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Dear Writers,

I’m in deep.

Can’t sleep, can’t eat… as much, can’t focus on anything else. I’m going to bed well after midnight and waking up by 4:30am raring to go, excited to get back to my hard uncomfortable computer seat and write and edit, hone and cut and fix.

My butt is numb half the time but I barely notice. I’m writing and I’m in love… with my characters, with the process, with creating something outside of myself.

I’m so tired, but like my character who has started a passionate affair that is as good for her as it is bad, neither of us can stop. We are addicted.

It has always been this way for me; whether writing bad teenage poetry, heartfelt essays, journals on my children’s journey to life or longer works of fiction, when I’m in, I’m in. I love that moment when you realize something great is happening, your story is evolving and you’re into the action. You may be writing it, but you can’t wait to find out what happens next.

It’s a genuine gift to enjoy the process of writing; the agony, the thrill, the total obsessive consumption that has you by the balls and keeps squeezing no matter how many gives you say.

Yet it’s totally reclusive and really the height of narcissism. Apparently, I prefer to just hang out with the thoughts in my head, the stories and people of my own creation than do anything else. What is more alienating and totally self-absorbed than that?

But there’s always a rub. You’d like to hope that if you spend so much time writing, you would actually do it well. But there’s no guarantee of that at all. To enjoy the process is gift enough but to actually expect to be talented? To have enough writing chops to rise above? Well, that’s just arrogance, stupidity, and a necessary aspiration.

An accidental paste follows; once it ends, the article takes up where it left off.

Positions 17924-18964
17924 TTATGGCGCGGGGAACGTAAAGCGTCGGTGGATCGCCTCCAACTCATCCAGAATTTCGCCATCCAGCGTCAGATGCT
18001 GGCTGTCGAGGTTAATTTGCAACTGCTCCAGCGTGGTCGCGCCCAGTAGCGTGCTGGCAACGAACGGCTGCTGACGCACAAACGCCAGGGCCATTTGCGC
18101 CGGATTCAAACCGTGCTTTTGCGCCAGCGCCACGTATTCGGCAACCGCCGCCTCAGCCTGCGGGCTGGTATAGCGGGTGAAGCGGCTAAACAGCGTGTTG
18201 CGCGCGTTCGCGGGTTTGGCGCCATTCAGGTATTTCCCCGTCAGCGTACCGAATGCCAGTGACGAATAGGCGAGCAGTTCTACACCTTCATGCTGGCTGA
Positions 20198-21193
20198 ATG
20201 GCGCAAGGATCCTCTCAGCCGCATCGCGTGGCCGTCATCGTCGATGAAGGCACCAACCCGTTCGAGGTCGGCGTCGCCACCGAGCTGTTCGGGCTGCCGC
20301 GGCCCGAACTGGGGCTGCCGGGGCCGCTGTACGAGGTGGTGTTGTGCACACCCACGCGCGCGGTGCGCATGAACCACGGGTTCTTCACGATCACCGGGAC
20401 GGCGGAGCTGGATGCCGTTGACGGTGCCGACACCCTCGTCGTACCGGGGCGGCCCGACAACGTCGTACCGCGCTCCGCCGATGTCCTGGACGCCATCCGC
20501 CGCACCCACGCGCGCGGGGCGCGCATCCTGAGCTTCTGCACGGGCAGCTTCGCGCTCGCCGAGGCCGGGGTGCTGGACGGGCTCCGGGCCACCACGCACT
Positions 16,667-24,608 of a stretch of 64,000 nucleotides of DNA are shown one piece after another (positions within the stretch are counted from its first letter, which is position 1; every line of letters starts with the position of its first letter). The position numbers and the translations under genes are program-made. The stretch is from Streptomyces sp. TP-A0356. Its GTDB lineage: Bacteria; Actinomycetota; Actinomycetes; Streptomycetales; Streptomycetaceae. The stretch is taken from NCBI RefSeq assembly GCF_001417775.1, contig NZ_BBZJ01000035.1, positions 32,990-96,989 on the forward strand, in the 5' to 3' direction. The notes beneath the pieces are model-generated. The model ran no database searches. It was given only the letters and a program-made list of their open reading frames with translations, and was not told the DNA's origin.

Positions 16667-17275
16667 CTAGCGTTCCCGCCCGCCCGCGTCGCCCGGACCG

Because tangled in all the insecurity and dedication, the loving and the hating is the hope that one day you just might hit on something good enough to rate. Something that will give others a moment of enjoyment or a secret thrill; will keep them on their toes, at the edge of their seats, reaching for tissues or whatever emotion you’re trying to convey.

Because a writer wants readers, needs them, and we also want our work to be recognized. You can’t sit for that many hours, days, weeks, months by yourself and then not crave worldwide domination, I mean some peer recognition. Not just your mother or your friends nodding and clapping – although where would we be without those claps and nods? – but the writing community; which if you’re relatively unpublished translates to an editor or an agent, and of course worldwide domination.

But no matter about that. It’s the carrot on the stick before us, a hope, a pipe dream, but onward we charge because we need to write. There is no other choice.

We are in deep.

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